Spinal muscles

Spinal muscles are made up of tissue that contracts when stimulated. When spinal muscles contract, the neck and back are able to move forward, backward or from side-to-side; as well as bend, twist and extend. This wide range of motion is made possible due to a complex system of muscles, ligaments, tendons and bones.

When you want to move your neck or your back, your brain must tell your spinal muscles to contract. A nerve impulse originates in the brain and travels through nerves in the spinal cord. This impulse, or signal, makes its way to the muscle in a fraction of a second, telling the muscle to contract, or move, in a certain way.

Strained spinal muscles

Occasionally, spinal ligaments and muscles become strained or injured. A muscle strain can occur when any muscle in the body is held in the contracted position for too long. Overuse like this can cause microscopic tears in muscle tissue, and the muscle will tighten, or shorten, to protect itself from further injury.

Many of us are familiar with the feeling of a stiff, aching neck and shoulders, which is often caused by a strained trapezius muscle in the upper back. The trapezius muscle — which extends from the neck to the middle back and across both shoulders — can become tight and sore after many hours of working on a computer, driving or sleeping in the wrong position.

Spinal muscles in the lower back, or lumbar spine, also are subject to strain, overstretching or other damage. This can happen as a result of:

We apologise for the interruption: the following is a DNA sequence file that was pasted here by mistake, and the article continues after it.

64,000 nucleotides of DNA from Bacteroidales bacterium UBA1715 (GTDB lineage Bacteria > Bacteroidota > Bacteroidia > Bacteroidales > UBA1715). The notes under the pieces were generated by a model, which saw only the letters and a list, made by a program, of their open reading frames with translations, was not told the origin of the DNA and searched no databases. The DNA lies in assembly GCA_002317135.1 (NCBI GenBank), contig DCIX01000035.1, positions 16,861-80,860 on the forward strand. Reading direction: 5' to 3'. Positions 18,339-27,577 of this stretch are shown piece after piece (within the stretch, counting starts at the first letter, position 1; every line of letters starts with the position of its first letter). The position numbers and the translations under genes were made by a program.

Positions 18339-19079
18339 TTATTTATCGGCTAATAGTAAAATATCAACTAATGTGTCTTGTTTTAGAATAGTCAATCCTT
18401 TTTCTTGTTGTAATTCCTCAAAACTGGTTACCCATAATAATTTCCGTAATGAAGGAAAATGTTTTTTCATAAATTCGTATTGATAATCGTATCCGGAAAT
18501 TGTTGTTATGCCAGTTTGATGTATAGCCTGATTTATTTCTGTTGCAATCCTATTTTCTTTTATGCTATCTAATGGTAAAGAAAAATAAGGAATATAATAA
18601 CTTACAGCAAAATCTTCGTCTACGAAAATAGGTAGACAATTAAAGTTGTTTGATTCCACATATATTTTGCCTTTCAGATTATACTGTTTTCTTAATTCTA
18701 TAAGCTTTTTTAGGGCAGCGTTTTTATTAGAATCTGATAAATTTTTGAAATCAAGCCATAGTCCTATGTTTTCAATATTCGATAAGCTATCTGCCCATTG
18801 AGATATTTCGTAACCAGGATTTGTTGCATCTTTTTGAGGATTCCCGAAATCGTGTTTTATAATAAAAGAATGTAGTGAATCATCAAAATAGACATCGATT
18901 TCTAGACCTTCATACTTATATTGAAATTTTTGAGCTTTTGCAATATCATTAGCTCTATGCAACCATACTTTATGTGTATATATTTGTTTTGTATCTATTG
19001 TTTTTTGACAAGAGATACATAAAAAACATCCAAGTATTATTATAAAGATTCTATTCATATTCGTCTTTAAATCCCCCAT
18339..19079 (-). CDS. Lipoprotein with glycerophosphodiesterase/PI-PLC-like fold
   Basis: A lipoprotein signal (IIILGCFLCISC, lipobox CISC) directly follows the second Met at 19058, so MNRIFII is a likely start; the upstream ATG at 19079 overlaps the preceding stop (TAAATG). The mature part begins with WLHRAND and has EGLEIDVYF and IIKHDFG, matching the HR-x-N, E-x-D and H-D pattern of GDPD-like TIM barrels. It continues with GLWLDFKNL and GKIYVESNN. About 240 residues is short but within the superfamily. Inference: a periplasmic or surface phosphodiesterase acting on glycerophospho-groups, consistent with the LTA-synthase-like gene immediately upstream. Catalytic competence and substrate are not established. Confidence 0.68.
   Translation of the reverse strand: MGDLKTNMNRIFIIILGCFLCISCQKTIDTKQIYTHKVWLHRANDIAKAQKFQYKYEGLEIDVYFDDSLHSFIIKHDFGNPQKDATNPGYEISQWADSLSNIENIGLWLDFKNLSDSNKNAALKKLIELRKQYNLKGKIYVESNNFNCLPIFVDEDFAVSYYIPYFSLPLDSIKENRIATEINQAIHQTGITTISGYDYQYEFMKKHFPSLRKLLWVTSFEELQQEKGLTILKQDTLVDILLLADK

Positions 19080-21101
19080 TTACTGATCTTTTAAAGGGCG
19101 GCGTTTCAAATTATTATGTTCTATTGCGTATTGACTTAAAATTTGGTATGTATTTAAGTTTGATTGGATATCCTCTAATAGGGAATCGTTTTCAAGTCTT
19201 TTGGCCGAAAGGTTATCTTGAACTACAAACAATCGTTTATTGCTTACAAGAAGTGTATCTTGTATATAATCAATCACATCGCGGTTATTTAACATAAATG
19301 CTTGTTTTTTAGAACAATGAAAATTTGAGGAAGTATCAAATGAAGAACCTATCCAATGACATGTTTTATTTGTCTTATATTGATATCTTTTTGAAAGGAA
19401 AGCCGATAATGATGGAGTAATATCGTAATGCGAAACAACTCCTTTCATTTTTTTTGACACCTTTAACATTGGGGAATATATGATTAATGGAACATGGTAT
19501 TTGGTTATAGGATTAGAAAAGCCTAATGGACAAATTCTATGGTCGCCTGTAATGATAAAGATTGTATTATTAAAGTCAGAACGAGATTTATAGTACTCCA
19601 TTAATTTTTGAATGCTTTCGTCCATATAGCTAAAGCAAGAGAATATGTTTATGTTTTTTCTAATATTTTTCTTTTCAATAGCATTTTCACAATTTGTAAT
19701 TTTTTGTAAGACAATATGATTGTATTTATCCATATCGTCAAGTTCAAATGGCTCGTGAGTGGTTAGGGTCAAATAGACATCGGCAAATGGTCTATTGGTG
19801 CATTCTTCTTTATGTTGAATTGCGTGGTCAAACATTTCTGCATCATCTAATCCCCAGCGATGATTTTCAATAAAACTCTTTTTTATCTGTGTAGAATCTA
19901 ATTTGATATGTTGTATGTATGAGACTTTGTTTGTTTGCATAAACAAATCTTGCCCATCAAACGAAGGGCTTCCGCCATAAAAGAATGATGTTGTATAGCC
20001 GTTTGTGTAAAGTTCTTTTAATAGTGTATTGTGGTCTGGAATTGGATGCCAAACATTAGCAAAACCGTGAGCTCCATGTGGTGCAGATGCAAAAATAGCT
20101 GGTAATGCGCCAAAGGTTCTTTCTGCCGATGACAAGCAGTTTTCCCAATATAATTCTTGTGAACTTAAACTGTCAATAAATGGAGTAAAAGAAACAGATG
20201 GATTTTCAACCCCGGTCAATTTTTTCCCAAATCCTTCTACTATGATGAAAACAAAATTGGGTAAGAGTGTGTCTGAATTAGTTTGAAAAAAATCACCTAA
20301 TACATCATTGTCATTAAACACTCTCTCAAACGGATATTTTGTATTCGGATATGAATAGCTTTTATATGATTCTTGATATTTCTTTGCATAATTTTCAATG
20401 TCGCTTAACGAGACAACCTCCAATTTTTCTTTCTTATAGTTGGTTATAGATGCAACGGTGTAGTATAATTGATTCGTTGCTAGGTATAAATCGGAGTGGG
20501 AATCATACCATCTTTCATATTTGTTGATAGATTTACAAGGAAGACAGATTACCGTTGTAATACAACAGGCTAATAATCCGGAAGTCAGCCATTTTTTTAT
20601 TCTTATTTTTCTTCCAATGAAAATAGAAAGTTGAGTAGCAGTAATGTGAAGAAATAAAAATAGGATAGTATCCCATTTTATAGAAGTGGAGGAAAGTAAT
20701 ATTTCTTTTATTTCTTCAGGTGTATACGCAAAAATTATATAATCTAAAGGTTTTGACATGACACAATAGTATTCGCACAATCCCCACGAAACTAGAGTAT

• Improper lifting technique
  • Accidents and falls
  • Poor posture
  • Repetitive movements at work or in sports

Additionally, spinal muscles can also weaken over time from age-related deterioration making them more prone to strain. Weakened spinal muscles can also cause extra pressure to be placed on the spine, leading to the onset of conditions like bulging discs or bone spurs which can pinch nerves and lead to painful, debilitating symptoms.

Symptoms and treatment options

Most muscle conditions in the spine are not serious, but they can cause significant pain. In reaction to damage or injury, spinal muscles may stiffen, develop a dull ache or develop a sharp, stabbing or throbbing pain. Pain is another natural reaction by the body to reduce further motion and prevent injury.

With proper diagnosis and treatment from a physician, such as rest, physical therapy, hot/cold therapy and anti-inflammatory medication, spinal muscles can repair themselves and you can have relief. Pain that lasts for weeks and months and does not improve with conservative treatment could be related to a problem in the spine and may require surgery.

If you are considering surgery for a degenerative spine condition but are concerned about the risks and difficulties involved with traditional procedures, reach out to Laser Spine Institute. Our surgeons perform minimally invasive surgery for many types of neck and back conditions that offer a shorter recovery period and less scarring than traditional procedures.

Contact our Care Team today for your no-cost MRI review* to find out if you are a candidate for one of our minimally invasive, outpatient procedures.